Many riders are likely to be affected by the four major Metro repair projects planned for later this year. Those projects could result in the same kinds of commuting woes that accompanied the year-long SafeTrack maintenance project in 2016-2017. (Bill O’Leary/Washington Post)

Metro will conduct several maintenance projects this summer and fall that will dramatically affect service on almost every line — including the shutdown of two Red Line stations for 45 days, the transit agency announced Tuesday.

For a 45-day stretch starting July 21 and lasting through Labor Day, Metro will shutter Rhode Island Avenue and Brookland stations on the Red Line. Buses will provide shuttle service from Fort Totten to NoMa, as there will be no train travel between those stations.

Workers will use the shutdown to tackle the long-term structural issues on the platform at Rhode Island Ave. station. The problems became glaringly apparent in September 2016, when the station was closed for several days after a chunk of ceiling concrete fell inside the station. Later that year, the station was included as part of a SafeTrack surge that targeted both the station structure and the tracks between Fort Totten and NoMa stations.

“Metro engineers stabilized the structure and advanced as much remediation work as possible during a SafeTrack surge in 2016,” Metro said in a statement. “This 45-day project will allow crews to complete structural repairs at Metro’s oldest outdoor station, including addressing deteriorating platform conditions that affect the ADA-accessibility of the station.”

In the midst of the Red Line project, there also will be disruptions in the downtown core, with 16 days of “significantly reduced service” on the Blue, Orange and Silver lines between McPherson Square and Smithsonian stations. That project is scheduled to start Aug. 11 and continue through Aug. 26, and will entail several lengthy bouts of continuous single-tracking.

“Working around the clock, crews will rebuild the track infrastructure, including installation of new rail, new fasteners, and repairs to the concrete pads that support the rails,” Metro said. “Crews will work on each track for approximately one week at a time so that single-track service can be maintained.”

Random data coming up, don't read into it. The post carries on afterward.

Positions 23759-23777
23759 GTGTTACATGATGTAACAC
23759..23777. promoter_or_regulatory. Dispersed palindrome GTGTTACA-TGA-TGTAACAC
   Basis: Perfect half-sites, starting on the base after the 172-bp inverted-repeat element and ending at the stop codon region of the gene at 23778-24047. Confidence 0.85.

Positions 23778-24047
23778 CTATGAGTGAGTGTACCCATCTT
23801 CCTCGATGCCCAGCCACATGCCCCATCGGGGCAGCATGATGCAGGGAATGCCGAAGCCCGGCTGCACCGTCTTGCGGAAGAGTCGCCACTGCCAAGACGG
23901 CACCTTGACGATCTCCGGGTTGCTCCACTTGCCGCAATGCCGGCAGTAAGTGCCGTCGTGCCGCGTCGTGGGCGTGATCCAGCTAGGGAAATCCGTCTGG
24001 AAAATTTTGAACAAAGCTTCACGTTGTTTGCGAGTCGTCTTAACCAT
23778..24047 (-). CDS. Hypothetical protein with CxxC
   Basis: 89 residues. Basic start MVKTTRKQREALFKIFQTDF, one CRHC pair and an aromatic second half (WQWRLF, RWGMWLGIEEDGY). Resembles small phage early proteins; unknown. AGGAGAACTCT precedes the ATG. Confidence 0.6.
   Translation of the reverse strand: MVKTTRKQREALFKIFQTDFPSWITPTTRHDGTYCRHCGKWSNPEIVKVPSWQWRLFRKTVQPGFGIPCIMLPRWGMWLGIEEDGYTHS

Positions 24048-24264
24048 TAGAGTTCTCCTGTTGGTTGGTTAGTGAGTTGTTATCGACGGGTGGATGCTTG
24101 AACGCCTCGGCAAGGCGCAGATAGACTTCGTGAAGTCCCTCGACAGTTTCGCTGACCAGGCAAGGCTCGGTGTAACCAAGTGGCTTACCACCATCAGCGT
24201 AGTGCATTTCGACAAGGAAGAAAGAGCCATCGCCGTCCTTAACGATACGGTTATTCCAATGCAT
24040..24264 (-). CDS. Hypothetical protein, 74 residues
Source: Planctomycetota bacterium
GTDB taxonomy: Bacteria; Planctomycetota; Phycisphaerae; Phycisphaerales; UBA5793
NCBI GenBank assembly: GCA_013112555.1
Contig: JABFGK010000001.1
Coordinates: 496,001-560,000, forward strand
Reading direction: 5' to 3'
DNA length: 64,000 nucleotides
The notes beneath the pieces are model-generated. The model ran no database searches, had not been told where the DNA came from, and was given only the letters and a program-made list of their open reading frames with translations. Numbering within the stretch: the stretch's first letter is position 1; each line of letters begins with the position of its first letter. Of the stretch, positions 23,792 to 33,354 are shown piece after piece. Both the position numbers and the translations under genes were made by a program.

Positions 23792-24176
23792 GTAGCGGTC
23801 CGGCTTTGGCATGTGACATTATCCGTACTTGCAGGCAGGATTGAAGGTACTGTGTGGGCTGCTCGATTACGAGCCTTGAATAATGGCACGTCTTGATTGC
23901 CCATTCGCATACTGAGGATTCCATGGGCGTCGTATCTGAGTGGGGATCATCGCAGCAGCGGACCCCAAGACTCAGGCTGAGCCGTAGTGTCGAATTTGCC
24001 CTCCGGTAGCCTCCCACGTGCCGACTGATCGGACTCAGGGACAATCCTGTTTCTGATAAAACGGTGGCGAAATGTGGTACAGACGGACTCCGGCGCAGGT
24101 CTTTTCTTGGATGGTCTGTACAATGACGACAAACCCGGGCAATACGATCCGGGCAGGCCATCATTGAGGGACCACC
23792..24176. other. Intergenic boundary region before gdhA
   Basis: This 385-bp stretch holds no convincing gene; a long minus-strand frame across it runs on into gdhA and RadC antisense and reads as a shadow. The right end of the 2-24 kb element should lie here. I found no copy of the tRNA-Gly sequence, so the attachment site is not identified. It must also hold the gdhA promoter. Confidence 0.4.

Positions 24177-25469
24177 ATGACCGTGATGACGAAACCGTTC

Additionally, Metro also is planning work on the Yellow and Blue lines on the Virginia side of the Potomac River, which will impact riders’ access to Reagan National Airport.

During one project, Nov. 2 through 5, National Airport and Crystal City stations will be closed. Buses will provide access to those stations.

Then, Nov. 26 to Dec. 9, Metro will conduct extensive track rehabilitation work on the Yellow Line. During that time, the Yellow Line will run only between the airport and Huntington station. Riders seeking to travel from Arlington and Alexandria into the District — or from the District to the airport — will need to rely exclusively on the Blue Line.

“The projects, which are necessary to ensure continued safe and reliable operations, are being scheduled during times of the year when ridership is lighter to minimize customer inconvenience,” Metro’s statement said.

Commuters may be displeased to learn of some of the fine print included in Metro’s plans for late-2018 track improvements. During those four projects, Metro will adjust some of the qualification criteria for its “Rush Hour Promise” program, which offers refunds to passengers whose train or bus trips take significantly longer than expected.

When Metro announced the refund program, officials made sure to specify that planned service disruptions, including previously announced track repair projects, are not be included among the types of delays for which passengers can be reimbursed.

Passengers whose commutes are directly affected by these four construction projects may not qualify for refunds, though other commuters who travel on routes or lines unaffected by the shutdowns and single-tracking will still be eligible for refunds.

“Additional details and service information will be announced in Summer 2018,” Metro said.

In the summary of the upcoming shutdowns, single-tracking, and rehabilitation projects, Metro officials note there is no large-scale maintenance work planned for the spring and early summer, when events such as the National Cherry Blossom Festival, Independence Day and the Major League Baseball All-Star Game are expected to bring droves of visitors to the region.

To that end, Metro said, officials decided to delay another maintenance project at Huntington Station on the Yellow Line, which was originally scheduled to take place in May. The project has been rescheduled for 2019.